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Canon 15x50 arrived

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#1 DustinB3

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Posted 14 December 2012 - 11:17 PM

Hello everyone,

My Canon 15x50's arrived today. They are my first pair of astronomy binoculars. I really like them and I'm pretty sure I can see Jupiter and its moons better in the binoculars than my old 4.5" Bushnell northstar telescope.

Since they are my first pair of binoculars I don't know what to look for to make sure they're in good condition, but I've heard of people having issues with the 15x50's so I thought I'd ask here.

The only things I've noticed are very small streaks of light coming from some brighter stars, making it look a little bit like a reverse L shape, and some chromatic aberration on Jupiter making it look like this: http://farm9.staticf...abbd1e407_z.jpg but the moons do not show any aberration.

Should I be concerned and exchange for a better pair or is this to be expected?

Thanks!
Dustin

#2 DustinB3

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Posted 15 December 2012 - 12:24 AM

I just saw the Andromeda galaxy... possibly the coolest thing ever WOW

#3 SMark

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Posted 15 December 2012 - 12:47 AM

A little chromatic aberration is to be expected, so don't worry about that. The big issue is how steady the image stabilizer keeps your images.

I love my 15x50 IS, and consider it my #1 binocular amongst all that I have. The IS is just magic with regard to what it allows to be seen with a hand-held high power binocular. You should have many hours of fun ahead of you...

#4 tigerroach

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Posted 17 December 2012 - 03:00 PM

Congrats and happy new binoculars day! :cool:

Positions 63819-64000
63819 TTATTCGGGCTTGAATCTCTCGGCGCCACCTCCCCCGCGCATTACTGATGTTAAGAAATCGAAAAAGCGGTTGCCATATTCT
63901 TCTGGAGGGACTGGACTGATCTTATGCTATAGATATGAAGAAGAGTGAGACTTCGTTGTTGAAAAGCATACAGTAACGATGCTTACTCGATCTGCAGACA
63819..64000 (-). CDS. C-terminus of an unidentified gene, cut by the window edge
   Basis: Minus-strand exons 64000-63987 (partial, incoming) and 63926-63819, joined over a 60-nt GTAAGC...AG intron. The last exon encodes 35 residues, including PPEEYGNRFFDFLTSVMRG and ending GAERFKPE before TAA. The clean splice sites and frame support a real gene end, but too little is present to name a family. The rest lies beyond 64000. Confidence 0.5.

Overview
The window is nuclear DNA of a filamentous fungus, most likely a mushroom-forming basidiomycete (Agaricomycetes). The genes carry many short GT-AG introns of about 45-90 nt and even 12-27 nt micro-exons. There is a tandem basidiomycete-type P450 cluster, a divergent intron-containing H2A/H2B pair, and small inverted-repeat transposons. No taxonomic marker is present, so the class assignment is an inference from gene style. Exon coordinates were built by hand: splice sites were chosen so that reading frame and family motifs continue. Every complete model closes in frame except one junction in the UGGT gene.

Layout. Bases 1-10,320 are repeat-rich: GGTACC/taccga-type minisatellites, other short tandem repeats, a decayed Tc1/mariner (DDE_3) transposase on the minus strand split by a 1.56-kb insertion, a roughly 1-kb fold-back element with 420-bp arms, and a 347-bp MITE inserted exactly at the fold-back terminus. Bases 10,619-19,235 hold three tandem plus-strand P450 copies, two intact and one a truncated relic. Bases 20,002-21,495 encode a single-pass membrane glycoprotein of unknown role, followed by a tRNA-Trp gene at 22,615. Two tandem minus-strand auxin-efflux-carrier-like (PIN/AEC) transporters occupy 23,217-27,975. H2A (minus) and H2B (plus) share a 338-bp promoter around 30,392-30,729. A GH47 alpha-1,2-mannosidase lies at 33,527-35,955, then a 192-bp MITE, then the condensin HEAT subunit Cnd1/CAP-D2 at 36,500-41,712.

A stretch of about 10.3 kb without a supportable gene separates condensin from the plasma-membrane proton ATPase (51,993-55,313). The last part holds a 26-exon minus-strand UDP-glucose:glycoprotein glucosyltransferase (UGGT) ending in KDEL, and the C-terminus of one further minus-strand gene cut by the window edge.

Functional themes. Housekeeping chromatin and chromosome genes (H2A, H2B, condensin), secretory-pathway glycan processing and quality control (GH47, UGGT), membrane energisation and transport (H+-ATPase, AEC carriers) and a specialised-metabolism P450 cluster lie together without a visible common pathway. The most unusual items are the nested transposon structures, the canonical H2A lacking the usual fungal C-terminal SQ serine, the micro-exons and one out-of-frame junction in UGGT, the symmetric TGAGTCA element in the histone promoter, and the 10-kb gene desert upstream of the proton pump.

My 15x50s have been around the world and to two solar eclipses with me. They are a great, portable observing tool.

Clear skies!

#5 Zuben el Genubi

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Posted 21 December 2012 - 07:36 AM

Congrats. I also take my 15x50's all over the place.

PS what set up do you use for solar views?

#6 edwincjones

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Posted 22 December 2012 - 06:36 AM

how close is the IS view compared to a tripod mounted binocular of same size

:question:

edj

#7 guangtou

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Posted 24 December 2012 - 07:05 AM

I don't have another 15x binocular to compare the Canon 15x50 with, but I'm sure if you put one of the 15x70 models popular with users in this forum on a tripod, the resulting view would be better in at least showing more stars as well as more nebulosity in deep sky objects on axis. Stating the obvious, the beauty of the IS system is not having to have a tripod for spectacular views that rival those of tripod mounted binocs. I'm personally willing to trade off on what would be a superior view with tripod mounted binocs for portability and ease of use.

However, something that is ususally overlooked with the Canon 15x50IS- how well they do work mounted! Yes, it isn't a sin to mount them. Sometimes I like to observe with a tripod so I can study a target in detail. The Fujinon 16x70 is 4.76 pounds, the Garrett 15x70 Signature is over 5 pounds. The Canon? 2.6 pounds and mounted from the bottom.

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#8 SMark

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Posted 24 December 2012 - 06:44 PM

However, something that is usually overlooked with the Canon 15x50IS- how well they do work mounted! Yes, it isn't a sin to mount them. Sometimes I like to observe with a tripod so I can study a target in detail. The Fujinon 16x70 is 4.76 pounds, the Garrett 15x70 Signature is over 5 pounds. The Canon? 2.6 pounds and mounted from the bottom.


As long as you admit to doing this... So will I.

Yes, the IS bins do so well even when mounted that it still isn't a 1 for 1 comparison with another similar binocular IMO. Don't ask me to explain it, but it is what it is. With the IS on AND mounting it on a tripod, it does seem to allow a detailed view that is better than using no IS at all. You just have to try it.

And I do have the bigger bins and tripods and I still use my 15x50 IS a lot more. Though I expect that I might say differently if I lived somewhere where I had regular access to better night sky...

#9 guangtou

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Posted 27 December 2012 - 08:26 AM

smark,

PM sent. Thanks.

Brian






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